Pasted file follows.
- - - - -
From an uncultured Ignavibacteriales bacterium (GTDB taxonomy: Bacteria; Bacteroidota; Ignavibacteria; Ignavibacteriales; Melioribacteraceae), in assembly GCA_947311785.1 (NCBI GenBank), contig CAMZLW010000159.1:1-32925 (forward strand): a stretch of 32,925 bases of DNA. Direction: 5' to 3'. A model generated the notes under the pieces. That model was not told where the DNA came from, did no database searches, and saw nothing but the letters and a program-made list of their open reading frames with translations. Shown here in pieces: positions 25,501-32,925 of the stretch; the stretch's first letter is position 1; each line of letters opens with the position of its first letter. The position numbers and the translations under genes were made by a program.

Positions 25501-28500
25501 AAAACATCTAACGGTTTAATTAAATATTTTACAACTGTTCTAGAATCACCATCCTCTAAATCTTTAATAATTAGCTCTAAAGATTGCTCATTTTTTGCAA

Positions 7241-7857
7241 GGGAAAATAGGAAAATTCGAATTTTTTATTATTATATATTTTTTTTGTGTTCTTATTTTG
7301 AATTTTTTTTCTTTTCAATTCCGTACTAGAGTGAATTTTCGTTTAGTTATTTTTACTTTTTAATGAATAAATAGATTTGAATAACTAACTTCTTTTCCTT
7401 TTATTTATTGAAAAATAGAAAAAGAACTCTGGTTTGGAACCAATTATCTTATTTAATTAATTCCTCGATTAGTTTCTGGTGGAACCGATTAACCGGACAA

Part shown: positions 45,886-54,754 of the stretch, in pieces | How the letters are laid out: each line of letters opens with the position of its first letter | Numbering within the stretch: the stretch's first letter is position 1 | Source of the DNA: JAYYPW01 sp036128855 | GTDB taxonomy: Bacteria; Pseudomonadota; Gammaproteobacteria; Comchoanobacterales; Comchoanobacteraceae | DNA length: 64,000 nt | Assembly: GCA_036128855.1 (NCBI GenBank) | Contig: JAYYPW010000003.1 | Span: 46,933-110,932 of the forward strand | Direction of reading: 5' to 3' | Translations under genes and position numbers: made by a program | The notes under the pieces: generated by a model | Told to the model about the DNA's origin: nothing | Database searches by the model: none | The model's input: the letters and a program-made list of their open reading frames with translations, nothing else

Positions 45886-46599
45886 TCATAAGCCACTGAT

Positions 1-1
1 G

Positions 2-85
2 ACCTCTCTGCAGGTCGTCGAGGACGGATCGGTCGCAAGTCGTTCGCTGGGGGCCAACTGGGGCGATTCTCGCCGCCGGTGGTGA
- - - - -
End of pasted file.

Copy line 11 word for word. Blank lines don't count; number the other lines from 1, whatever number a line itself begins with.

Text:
Positions 1-1